In originally preparing the trees for the transition to 25 Verde, great care was taken to encourage their ability to adapt. After being purchased from Tuscany, they were acclimated to Turin's particular conditions by being grown on hills nearby for a year, in the same soil composition they would have once potted. This gave them time to adjust to their new conditions, reducing the stress they would experience when transplanted to their current location.

Interestingly, the plants are considered part of the building structure—a feature held in common—which means that their care is solely the responsibility of the building maintenance crew, not the individual tenants. Trees are equivalent to architectural elements, so that replacing one requires authorization from the city. As cited in one article the company that chose the plants has said, “… we have not yet had to resort to any pruning, and no tree has died. They are healthy.”


The building is designed to function as an ecosystem, with the architect adopting measures coming from a biological idea of architecture. This shows up in various design elements.

Walls are thick and windows, although numerous, are insulated to help energy efficiency. Renewable energy, such as solar panels and geothermal energy heat pumps, are used to generate electricity and heat water.

Rainwater is collected at the top of the building. When the collectors are full, the water flows through the hollow steel "tree" trunks—joining the water filtering down from the rooftop gardens. The water ends up on the lower level where it can be used for irrigation, filling the pools, and other non-potable uses.

Courtyard area with raised planting areas, ©beppe giardino

The trees also have practical as well as aesthetic purposes. For instance, they mitigate the temperature, lowering the temperature in the courtyard 4-5 degrees compared to the streets outside.

They also purify and freshen the air, which is particularly important since Turin is one of the most polluted cities within the European Union. The large number of industrial plants in Turin and its location within the Po Valley, which traps the pollution within its walls, make any pollution mitigation an important thing. The trees absorb five tons of CO2 per year.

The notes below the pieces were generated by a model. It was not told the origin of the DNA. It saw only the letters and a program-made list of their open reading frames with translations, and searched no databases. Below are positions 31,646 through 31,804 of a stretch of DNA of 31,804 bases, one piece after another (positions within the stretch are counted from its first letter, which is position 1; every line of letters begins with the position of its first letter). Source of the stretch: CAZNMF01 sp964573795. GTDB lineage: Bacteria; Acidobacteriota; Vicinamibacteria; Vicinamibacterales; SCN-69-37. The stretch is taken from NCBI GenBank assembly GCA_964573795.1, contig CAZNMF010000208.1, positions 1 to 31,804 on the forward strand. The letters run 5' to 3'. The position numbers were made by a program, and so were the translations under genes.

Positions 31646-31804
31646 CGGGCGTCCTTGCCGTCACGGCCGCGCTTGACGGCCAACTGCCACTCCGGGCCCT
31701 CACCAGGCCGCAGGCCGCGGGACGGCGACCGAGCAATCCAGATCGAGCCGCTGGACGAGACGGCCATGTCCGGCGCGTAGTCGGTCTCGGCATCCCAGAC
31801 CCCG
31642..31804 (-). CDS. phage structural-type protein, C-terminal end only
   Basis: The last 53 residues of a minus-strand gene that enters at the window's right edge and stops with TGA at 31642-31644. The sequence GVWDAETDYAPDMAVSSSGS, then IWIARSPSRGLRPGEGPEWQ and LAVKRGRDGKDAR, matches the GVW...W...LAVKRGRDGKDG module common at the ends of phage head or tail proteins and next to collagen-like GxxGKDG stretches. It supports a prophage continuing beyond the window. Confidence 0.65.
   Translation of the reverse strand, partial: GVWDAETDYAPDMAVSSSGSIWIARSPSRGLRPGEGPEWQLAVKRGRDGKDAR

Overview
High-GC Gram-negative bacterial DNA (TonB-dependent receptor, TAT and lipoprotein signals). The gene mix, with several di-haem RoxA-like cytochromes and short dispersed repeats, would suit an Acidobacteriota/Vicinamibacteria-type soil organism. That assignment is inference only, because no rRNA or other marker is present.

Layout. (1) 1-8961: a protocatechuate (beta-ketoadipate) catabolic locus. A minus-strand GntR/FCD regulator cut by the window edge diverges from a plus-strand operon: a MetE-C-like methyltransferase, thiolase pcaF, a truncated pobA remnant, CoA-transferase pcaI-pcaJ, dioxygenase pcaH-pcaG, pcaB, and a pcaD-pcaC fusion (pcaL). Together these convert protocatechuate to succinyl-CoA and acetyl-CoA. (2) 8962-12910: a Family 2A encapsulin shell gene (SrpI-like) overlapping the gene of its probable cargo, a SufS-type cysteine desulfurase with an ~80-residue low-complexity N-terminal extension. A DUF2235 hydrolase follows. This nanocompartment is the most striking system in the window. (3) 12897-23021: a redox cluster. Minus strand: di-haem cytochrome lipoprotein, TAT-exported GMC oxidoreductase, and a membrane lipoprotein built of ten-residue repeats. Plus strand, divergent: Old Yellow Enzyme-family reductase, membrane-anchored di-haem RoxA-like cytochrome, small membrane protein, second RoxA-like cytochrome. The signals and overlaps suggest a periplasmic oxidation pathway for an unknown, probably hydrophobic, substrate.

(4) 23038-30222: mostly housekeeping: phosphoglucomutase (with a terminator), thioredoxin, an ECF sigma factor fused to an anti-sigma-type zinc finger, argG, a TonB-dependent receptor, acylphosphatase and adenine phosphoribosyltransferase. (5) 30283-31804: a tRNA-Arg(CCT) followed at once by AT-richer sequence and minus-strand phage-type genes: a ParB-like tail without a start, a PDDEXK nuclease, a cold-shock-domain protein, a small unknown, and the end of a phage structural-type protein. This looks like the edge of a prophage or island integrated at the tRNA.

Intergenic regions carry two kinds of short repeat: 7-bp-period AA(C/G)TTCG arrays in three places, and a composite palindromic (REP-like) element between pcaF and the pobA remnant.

Other Benefits

The trees also serve as a buffer from the noise and busyness of the city. Part of the aim of the project was to create a "flowing and smooth transition space to soften the passage from the inside to the outside."

As one resident described it, "The philosophy is connecting to the earth, the way it used to be. Man builds structures, they tend to be rigid, more and more disconnected from the earth. So, this is bringing a little bit of the way we used to live in a modern setting but some of the characteristics of the ancient way of living. We are forest creatures in a way."

The same resident described coming into the ground floor courtyard from the street in this way.

When you walk in you have this feeling, it quietens you. People...come in noisy and they step inside here and ...lower their voices. When you walk in, you have this feeling—it quietens you in a way. There is a quieting and sense of hushing...The effect we’re struggling for is to remind you of the presence of God.

The apartment complex aims to create community. This happens in the common area, where residents sometimes gather for concerts or other common events. In these shared areas, there are plants such as wild strawberries growing, which can be picked and turned into jam. Because 25 Verde is such a unique living space, there is a strong sense of belonging and a common interest in living sustainably that creates a unified identity.

Steel trees and planters at 25 Verde.

The trees are central to this identity. “I never tire of looking at how the trees change continually, they are the true inhabitants of this complex,” one of the residents has said. Living here encourages mindfulness of a person's lifestyle and people tend to become even more conscious of their effect on the environment after moving in.

Reflection Questions: Are you part of a "green" community that encourages and teaches you to live more ecologically? Are there ways in which you would like to make the inside of your home more connected to the world outside?

Below is a video in which residents of 25 Verde give a tour of the building and talk about their experiences of living here.